Education Reform in Jacksonville is Millionaires telling poor black folks what they need. (rough draft)

The schools on the Northside of town were long
neglected, now do I think that continues? To be honest no, though at the same
time I do feel problems there are being addressed both begrudgingly and poorly.

Let’s start with the KIPP School that millionaire Gary
Chartrand paid nine million dollars to bring to town to save our struggling African
American youth. Here is the thing about the KIPP school, Gary Chartrand wouldn’t
send his children to it and nor would any affluent white neighborhood accept
it.

It’s no excuses kill and drill philosophy would drive
parents and their children away but hey you poor black folk should line up and
beg to get your kids in.

Now the superintendent and school board well a
majority of the school board two of which are millionaires and all four are republicans
fully entrenched in the city’s power structure want to fix the neighborhood
schools on the Northside of town by converting several of them to magnets, a
repeat of the Paxon and Stanton structure which admittedly gave us two of the
finest schools in the country just at the expense of every other high school in
the city.

It gets even worse because Superintendent Vitti who hasn’t
really been in town that long and the four school board members, Grymes, Smith-Juarez,
Shine and Fischer are also ignoring the parents of those communities and their representatives,
you know because they know better. Coincidently these are also the four board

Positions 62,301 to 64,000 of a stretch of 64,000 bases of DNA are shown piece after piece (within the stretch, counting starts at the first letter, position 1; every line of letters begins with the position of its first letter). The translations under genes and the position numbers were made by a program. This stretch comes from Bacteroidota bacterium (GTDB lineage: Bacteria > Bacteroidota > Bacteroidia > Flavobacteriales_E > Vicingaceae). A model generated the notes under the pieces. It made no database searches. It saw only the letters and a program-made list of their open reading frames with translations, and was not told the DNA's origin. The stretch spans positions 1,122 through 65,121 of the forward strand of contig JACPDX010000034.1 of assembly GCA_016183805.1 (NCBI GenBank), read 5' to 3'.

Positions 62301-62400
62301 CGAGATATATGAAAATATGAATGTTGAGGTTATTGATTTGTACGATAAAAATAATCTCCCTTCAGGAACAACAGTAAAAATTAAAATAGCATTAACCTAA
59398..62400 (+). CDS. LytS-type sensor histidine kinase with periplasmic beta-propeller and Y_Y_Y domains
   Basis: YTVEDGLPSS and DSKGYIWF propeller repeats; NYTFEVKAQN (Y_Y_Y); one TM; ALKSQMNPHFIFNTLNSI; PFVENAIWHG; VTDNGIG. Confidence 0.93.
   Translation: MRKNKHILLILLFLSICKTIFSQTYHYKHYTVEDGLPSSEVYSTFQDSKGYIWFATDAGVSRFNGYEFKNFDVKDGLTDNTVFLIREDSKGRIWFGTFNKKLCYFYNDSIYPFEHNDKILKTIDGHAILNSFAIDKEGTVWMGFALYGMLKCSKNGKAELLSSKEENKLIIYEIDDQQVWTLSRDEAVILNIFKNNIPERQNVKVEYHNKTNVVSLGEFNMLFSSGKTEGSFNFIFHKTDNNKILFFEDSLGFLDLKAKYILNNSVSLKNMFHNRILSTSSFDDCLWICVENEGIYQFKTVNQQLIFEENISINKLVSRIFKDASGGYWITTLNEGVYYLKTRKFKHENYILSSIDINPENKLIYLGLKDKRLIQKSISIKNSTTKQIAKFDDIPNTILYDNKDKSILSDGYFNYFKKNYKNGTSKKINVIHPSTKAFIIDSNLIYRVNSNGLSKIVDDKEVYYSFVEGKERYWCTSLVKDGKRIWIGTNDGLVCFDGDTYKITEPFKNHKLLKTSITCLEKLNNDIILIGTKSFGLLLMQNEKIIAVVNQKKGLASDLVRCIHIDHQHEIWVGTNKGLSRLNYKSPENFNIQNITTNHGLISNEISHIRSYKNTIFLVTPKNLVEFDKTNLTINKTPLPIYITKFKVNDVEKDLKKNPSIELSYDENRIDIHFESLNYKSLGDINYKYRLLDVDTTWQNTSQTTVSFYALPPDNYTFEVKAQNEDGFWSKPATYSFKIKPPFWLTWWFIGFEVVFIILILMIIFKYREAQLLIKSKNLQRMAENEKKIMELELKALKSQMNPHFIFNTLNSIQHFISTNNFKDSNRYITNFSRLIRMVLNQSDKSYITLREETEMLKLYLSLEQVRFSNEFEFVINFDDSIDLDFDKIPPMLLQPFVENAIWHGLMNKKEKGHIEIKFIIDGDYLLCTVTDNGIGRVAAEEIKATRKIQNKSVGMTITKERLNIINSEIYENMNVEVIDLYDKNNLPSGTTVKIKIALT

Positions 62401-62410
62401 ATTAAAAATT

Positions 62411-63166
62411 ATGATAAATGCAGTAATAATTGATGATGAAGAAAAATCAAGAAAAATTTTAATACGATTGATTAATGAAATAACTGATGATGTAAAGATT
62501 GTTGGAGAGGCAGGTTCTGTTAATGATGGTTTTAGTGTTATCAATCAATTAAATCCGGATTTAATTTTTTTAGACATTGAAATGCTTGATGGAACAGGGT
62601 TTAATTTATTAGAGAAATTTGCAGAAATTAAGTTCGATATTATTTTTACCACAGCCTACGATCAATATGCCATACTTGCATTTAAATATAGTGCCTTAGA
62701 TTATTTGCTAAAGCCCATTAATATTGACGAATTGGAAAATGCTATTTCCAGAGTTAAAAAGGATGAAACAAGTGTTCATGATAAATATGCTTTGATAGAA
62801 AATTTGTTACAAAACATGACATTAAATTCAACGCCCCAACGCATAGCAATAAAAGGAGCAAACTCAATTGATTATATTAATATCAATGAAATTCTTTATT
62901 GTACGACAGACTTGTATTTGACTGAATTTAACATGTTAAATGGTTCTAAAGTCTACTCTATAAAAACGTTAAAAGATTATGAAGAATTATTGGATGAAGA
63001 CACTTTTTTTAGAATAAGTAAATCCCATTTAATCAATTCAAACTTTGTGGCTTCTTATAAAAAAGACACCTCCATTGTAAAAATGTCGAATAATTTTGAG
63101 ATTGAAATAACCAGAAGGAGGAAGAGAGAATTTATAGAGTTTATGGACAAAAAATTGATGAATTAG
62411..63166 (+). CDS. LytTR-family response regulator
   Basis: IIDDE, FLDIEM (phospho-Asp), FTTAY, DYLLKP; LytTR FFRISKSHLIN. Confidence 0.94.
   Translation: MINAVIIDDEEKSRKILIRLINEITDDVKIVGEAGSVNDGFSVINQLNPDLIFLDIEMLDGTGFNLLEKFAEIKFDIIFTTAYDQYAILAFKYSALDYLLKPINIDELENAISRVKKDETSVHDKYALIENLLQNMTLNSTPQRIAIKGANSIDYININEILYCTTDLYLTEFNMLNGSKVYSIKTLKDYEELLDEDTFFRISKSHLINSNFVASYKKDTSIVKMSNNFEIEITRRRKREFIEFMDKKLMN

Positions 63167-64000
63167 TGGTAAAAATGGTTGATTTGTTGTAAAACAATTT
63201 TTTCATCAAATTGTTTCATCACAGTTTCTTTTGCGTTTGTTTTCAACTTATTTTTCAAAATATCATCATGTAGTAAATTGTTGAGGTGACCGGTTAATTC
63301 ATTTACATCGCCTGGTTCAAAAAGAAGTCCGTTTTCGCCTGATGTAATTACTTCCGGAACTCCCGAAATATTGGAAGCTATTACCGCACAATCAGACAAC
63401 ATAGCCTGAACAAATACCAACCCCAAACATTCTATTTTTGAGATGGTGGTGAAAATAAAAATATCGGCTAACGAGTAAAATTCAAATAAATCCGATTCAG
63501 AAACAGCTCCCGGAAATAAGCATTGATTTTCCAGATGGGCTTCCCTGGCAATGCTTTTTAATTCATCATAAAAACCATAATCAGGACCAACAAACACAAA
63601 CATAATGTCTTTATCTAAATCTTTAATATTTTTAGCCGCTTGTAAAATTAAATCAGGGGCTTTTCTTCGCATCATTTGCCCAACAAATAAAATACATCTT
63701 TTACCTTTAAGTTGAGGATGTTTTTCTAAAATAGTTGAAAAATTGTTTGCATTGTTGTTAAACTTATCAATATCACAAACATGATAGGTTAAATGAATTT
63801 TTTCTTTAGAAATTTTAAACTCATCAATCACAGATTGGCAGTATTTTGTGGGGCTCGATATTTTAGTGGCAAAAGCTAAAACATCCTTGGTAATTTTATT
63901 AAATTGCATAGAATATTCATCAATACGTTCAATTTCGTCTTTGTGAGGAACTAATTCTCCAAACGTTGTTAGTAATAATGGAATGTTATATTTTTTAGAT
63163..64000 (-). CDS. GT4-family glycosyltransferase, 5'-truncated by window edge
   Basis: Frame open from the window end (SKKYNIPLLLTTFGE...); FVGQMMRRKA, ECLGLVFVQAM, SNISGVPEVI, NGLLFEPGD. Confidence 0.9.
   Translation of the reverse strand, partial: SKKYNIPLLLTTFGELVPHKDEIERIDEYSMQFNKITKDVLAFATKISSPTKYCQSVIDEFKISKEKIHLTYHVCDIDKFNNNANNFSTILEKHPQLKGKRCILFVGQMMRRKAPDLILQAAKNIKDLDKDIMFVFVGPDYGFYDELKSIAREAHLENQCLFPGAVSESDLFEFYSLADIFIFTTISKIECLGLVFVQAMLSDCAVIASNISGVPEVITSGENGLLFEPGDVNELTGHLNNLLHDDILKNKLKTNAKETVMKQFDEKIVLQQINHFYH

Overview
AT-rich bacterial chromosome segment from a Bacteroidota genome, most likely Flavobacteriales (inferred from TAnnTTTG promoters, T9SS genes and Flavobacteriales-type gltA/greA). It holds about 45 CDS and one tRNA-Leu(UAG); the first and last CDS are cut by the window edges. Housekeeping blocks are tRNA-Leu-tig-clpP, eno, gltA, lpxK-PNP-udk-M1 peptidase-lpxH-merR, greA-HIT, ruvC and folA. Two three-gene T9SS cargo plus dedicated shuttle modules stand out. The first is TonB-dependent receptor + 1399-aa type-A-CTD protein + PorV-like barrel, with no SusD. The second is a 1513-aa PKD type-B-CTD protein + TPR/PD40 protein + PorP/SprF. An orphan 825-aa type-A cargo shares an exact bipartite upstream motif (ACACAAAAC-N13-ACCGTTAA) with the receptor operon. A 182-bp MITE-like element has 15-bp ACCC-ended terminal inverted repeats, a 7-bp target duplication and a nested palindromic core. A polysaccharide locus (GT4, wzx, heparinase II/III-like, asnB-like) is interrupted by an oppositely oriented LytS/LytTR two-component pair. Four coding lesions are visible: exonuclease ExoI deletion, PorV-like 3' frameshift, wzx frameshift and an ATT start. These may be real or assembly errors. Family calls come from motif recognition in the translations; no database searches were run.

members that really don’t have any true education experience, and before you
bombard me with Smith-Juarez was a teacher, I don’t believe a few semesters at
the Bolles school counts.

From the Times Union:

Three board members
voiced reluctance about converting another neighborhood school into a magnet
school after already making similar decisions for other schools in recent
months.
Board members Becki
Couch, Constance Hall and Paula Wright said the district should keep R. V.
Daniels and Susie Tolbert as they are and instead bolster the programs and
academics of the neighborhood schools.
“We can’t magnetize
our way into a quality education at every school,” Hall said
.
The debate really
boils down to two camps, the teachers on the board that represent those communities
want to save the schools and bolster their programs and staffs. The non-teachers
on the board, the millionaires and representatives of the republican elite in
the city, and don’t get mad at me my republican readers, Paula Dockery and John
King are and were champions of education, want to destroy those schools and want to
dictate to those communities what they should take.

These board members
fail to acknowledge that a lot of the problems caused on the 
North side of town
and in these schools is because of them and their ilk. Instead of dictating
to those communities, they should be listening to them. 

2 Replies to “Education Reform in Jacksonville is Millionaires telling poor black folks what they need. (rough draft)”

  1. We need to import the attitude of the community activists from Philadelphia who are fighting to save their schools. They understand that their schools are more than schools: they are community institutions that give their neighborhoods an anchor and identity. We should not be throwing that away. Many of us in Jacksonville understand that, but not this superintendent who has no roots and thinks history is worthless subject. If I am misrepresenting his appreciation of the subject, why does he not learn about the history of this city and its neighborhoods? Hey, NV, Duval County existed long before November 12, 2012.

  2. Come visit the KIPP school in Jacksonville. E-mail the principal of the middle school to arrange a visit. They have an open door policy.

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